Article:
Wednesday, May 23, 2012

Arresting Development

Retired Police Chief David Couper reached out to JPI following the release of “Rethinking the Blues: How we police in the U.S. and at what cost.”  As a law enforcement trainer and writer on policing, Chief Couper shared with us his thoughts on what’s needed to improve law enforcement efforts in the U.S.

I have been a member of the clergy for almost 20 years. Prior to that, I was chief of the Madison (Wisc.) Police Department. At the time I retired, we were acclaimed as one of the best police departments in the nation and that year I received the national police leadership award from the Police Executive Research Forum. But I couldn’t stop myself from thinking about police on a national basis as my interest in peace and justice went beyond Madison and into the world.

Wednesday, May 16, 2012

Guest Post: Starting Out in the Criminal Justice Field

It’s college graduation season and new graduates are ready to tackle our teetering job market. For many college students, a job in the criminal justice field is an attractive career choice; certain specialties in particular continue to grow. For example, interest in forensics, computer security and homeland security seems ever expanding. A 2011 article in U.S. News even names homeland security as one of nine "hot college majors" with over 300 programs created in the field since 9/11. How is the criminal justice field changing, though, and what do these changes mean for students?

Those looking to start out in criminal justice today will likely face a different landscape than the criminal justice professionals before them, with different requirements and expectations. Four-year bachelor’s programs in criminal justice and even Master’s degrees are becoming more and more common as students look to secure positions in the criminal justice field. Those already working in the field are seeing an increased emphasis on evidence-based practice, community-based corrections and technology.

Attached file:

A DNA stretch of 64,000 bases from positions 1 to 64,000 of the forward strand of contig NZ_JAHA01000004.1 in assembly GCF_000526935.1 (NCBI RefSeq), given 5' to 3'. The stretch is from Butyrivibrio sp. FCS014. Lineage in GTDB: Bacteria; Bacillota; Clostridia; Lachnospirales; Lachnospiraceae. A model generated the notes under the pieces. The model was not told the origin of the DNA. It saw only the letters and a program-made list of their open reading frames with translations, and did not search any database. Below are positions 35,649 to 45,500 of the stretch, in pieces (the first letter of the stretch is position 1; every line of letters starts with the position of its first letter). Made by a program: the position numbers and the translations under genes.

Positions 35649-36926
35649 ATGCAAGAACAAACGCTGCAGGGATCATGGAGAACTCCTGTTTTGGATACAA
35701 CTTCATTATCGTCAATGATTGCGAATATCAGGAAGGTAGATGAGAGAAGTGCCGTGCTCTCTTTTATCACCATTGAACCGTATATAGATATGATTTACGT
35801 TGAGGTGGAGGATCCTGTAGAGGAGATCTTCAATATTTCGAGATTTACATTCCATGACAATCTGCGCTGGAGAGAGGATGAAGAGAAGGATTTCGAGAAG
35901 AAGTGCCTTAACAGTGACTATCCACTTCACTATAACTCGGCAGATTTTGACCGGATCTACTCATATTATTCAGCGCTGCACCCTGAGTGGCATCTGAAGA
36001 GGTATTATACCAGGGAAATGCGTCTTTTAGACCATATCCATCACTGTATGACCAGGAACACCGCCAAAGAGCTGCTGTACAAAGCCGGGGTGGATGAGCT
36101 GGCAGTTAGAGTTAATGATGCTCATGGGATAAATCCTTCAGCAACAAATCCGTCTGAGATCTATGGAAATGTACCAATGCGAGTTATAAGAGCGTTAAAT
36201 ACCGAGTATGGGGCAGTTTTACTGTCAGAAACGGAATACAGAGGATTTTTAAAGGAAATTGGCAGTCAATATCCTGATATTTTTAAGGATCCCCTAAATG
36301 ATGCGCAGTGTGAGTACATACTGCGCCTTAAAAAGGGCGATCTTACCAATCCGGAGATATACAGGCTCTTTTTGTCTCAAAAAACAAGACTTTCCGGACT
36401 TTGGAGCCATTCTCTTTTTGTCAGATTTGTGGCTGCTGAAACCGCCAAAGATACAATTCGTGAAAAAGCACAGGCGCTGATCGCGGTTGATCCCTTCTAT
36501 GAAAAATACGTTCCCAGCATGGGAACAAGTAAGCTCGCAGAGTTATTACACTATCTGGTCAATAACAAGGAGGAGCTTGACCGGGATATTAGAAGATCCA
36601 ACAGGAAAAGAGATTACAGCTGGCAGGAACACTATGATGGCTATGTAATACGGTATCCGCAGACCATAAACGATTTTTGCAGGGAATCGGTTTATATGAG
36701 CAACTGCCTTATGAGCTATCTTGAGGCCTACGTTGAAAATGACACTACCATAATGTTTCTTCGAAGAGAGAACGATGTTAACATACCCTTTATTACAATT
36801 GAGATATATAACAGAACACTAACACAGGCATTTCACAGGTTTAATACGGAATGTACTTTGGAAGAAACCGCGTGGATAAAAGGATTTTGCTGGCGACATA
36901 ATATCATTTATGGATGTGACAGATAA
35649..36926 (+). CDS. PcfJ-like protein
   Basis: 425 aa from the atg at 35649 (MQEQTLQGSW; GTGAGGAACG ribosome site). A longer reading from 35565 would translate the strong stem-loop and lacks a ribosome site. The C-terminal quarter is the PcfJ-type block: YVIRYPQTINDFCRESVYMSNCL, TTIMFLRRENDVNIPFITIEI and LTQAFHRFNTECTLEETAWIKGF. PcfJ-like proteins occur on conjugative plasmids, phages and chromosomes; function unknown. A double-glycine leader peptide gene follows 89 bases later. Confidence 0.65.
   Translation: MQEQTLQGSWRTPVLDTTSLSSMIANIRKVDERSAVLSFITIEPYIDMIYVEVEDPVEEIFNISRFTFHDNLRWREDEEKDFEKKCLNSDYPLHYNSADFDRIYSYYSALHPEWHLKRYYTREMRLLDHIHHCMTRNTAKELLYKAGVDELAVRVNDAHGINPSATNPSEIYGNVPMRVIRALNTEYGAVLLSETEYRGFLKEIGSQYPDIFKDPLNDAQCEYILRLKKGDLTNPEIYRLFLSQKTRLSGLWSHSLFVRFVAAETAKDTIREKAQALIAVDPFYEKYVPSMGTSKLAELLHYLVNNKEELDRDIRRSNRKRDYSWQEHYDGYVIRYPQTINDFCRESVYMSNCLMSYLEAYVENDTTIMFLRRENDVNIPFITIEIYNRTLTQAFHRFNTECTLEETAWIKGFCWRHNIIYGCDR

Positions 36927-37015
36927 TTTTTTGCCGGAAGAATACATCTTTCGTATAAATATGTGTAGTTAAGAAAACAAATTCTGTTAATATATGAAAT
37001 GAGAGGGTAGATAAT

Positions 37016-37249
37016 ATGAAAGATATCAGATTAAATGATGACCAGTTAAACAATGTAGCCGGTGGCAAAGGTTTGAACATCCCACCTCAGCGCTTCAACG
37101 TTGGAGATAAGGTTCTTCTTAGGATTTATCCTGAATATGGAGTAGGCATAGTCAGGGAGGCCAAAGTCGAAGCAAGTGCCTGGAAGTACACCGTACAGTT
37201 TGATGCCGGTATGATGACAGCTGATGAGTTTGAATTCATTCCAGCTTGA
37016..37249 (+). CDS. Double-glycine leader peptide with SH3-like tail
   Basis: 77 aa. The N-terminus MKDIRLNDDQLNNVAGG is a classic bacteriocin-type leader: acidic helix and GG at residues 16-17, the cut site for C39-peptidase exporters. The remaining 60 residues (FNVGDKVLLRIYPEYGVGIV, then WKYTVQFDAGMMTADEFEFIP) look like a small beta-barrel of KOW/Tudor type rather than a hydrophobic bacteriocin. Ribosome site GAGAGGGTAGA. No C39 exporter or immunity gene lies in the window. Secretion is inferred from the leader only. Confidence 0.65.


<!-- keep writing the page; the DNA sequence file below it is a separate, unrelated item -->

Thursday, May 3, 2012

Working for a Better Future: Improving Public Safety by Employing Youth

By Spike Bradford

In Washington, D.C., a robust and holistic employment program for youth is key to building positive life outcomes for the District’s youth and creating safer communities. In our most recent research brief, Working for a Better Future: How expanding employment opportunities for D.C.’s youth creates public safety benefits for all residents, the Justice Policy Institute (JPI) describes how youth unemployment in D.C. ranges between 1.6 and 2.3 times the national average and how increases in youth employment rates have been linked to decreased rates of arrest in the city.

Having a job has been shown to be a “protective factor” against crime and arrests for youth. Jobs help young people gain experience in the work world and effective job assistance programs provide youth with mentoring, life skills training, and a connection to their community.